Former L.A. Zoo Elephant passed away Tuesday, March 29, 2011 at PAWS Sanctuary.
With sadness in our hearts, we want to let you know that "Ruby," the 50-year-old former Los Angeles Zoo African elephant, died on Tuesday, March 29, 2011 at 6 pm.
Ruby spent 20 years at the L.A. Zoo before being transferred to the Performing Animals Welfare Society (PAWS) sanctuary in Northern California on May 15, 2007. Ruby's move to PAWS finally happened after immense pressure from animal activists and concerned citizens of Los Angeles. A necropsy is being performed at UC Davis and the results are pending. The loss of Ruby is a direct result of captivity and its traumatizing effect on elephants.
We must never give up fighting for the other elephants in captivity and put a stop to the senseless capture and export of wild elephants and keep elephants in the wild.
Thank you for making it possible for Ruby to have four wonderful, happy years at the end of her life- living at PAWS.
Read more about Ruby
Ruby Moved to Sanctuary!
On March 12, 2007, after immense pressure from animal activists, the Los Angeles Zoo finally agreed to let Ruby live out her retirement at the Sanctuary in Northern California! The 50-year-old African elephant, who spent 20 years at the L.A. Zoo, made the journey on May 15th, from her small enclosure to her new home, where she will have more than 70 acres of room to roam. Ruby had been off-exhibit for years at the zoo and living alone since the death of her companion, Gita, a 48-year-old female Asian elephant, last June. Ruby was the second elephant in May 2007 to be transferred from a zoo to a sanctuary; Dulary arrived in Tennessee from the Philadelphia Zoo just weeks ago.
Thank you to everyone who contributed to LCA's "Elephant Sanctuaries - Not Captivity Campaign." Ruby is finally enjoying the life she truly deserves, but the fight is not over, the L.A. Zoo elephant exhibit must be permanently closed.
On June 10, 2006, Gita, an Asian elephant held at the LA Zoo in inadequate and debilitating quarters for 47 years, passed away. Gita’s medical history is riddled with documentation of the harmful effects of a life in captivity. Gita is at peace, finally, but tragic that this was the only way she could get out of the zoo.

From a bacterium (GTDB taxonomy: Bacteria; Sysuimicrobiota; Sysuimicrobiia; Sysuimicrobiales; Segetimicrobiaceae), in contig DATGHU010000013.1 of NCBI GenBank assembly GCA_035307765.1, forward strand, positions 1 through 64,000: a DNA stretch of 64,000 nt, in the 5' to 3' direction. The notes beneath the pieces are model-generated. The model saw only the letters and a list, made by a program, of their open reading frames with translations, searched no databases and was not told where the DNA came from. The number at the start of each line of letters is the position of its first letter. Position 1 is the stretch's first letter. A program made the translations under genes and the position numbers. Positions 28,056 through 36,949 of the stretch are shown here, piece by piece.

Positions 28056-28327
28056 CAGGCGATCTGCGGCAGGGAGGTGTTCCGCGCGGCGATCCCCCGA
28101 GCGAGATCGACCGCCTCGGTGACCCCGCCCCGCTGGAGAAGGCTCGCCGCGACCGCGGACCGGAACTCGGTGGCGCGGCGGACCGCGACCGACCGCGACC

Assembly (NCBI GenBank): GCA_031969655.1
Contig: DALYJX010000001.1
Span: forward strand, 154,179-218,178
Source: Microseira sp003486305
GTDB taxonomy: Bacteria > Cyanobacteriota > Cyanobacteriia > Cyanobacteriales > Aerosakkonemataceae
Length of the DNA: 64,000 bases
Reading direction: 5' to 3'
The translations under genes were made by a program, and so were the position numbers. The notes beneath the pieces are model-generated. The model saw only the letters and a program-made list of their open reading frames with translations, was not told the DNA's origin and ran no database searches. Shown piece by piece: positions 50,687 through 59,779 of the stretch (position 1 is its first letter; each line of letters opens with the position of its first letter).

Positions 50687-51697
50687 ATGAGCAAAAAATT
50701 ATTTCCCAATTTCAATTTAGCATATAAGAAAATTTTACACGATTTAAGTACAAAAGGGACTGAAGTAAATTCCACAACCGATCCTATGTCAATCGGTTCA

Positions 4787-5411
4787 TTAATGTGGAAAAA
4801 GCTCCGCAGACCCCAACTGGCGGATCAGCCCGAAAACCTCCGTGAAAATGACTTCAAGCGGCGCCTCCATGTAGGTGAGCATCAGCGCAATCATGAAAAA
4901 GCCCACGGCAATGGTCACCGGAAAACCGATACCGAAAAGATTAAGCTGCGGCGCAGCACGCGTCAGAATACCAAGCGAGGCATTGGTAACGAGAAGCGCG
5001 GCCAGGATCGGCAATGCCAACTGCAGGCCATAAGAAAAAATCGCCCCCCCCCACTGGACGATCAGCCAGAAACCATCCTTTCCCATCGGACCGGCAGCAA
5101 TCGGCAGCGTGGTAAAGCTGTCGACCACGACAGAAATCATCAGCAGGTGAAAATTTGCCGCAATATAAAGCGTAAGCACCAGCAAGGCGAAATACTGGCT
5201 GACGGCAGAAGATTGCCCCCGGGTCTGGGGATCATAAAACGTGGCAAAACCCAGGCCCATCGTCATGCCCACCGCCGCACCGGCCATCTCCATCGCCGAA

After waiting for months for the release of Gita’s necropsy it was finally released August 23rd, 2006. LCA is appalled at the contents of this report and demand Mayor Villaraigosa closed down the L.A. Elephant Exhibit permanently and release the two remaining elephants to a sanctuary. "This necropsy does not excuse the zoo of any fault in Gita's death. This necropsy is proof that Gita died because of life in captivity at the L.A. Zoo," states LCA President Chris DeRose.
When Gita died in June, there were many questions regarding the circumstances behind her death. The suspicions were confirmed a few weeks later when zoo officials admitted that there was an 8 hour time delay before Gita received medical attention the day she went down. The necropsy reports, among many health problems, that the time delay was not 8 hours, but 12 - 17 hours before anyone took action to help her.
If Gita had been cared for during these crucial hours, she may have survived -- or at least been spared the unimaginable suffering she endured in the last hours of her life.
The LA Zoo has been lying about the status of Gita's health for years. Just this year, prior to her death, Zoo director John Lewis has stated:
- “She’s not suffering.”
- “...none [of Gita's health problems] was causing great alarm.”
- “…her t problems were healed.”
Please help save the remaining three elephants, Jewel, Tina and Billy, from spending the remainder of their life in captivity at the Los Angeles Zoo. Tell the Mayor to release them to sanctuary and permanently close the elephant exhibit.
Elephant Deaths at the L.A. Zoo
The elephants at the L.A. Zoo are dying from captivity related diseases; since 1975, thirteen elephants have died at the L.A. Zoo, there are also six elephants with unknown histories and incomplete records.
In addition to Gita’s death in 2006 and Ruby in 2011, the next most recent elephant death was in December 2004, when Tara was found lying on her side. She passed away shortly afterwards at the young age of 39. Her necropsy shows cause of death as acute heart failure.
The average age of death for L.A. Zoo elephants since 1975 is 22 years. By comparison, a wild elephant’s natural lifespan can be over 70 years.
Learn more about: LA Zoo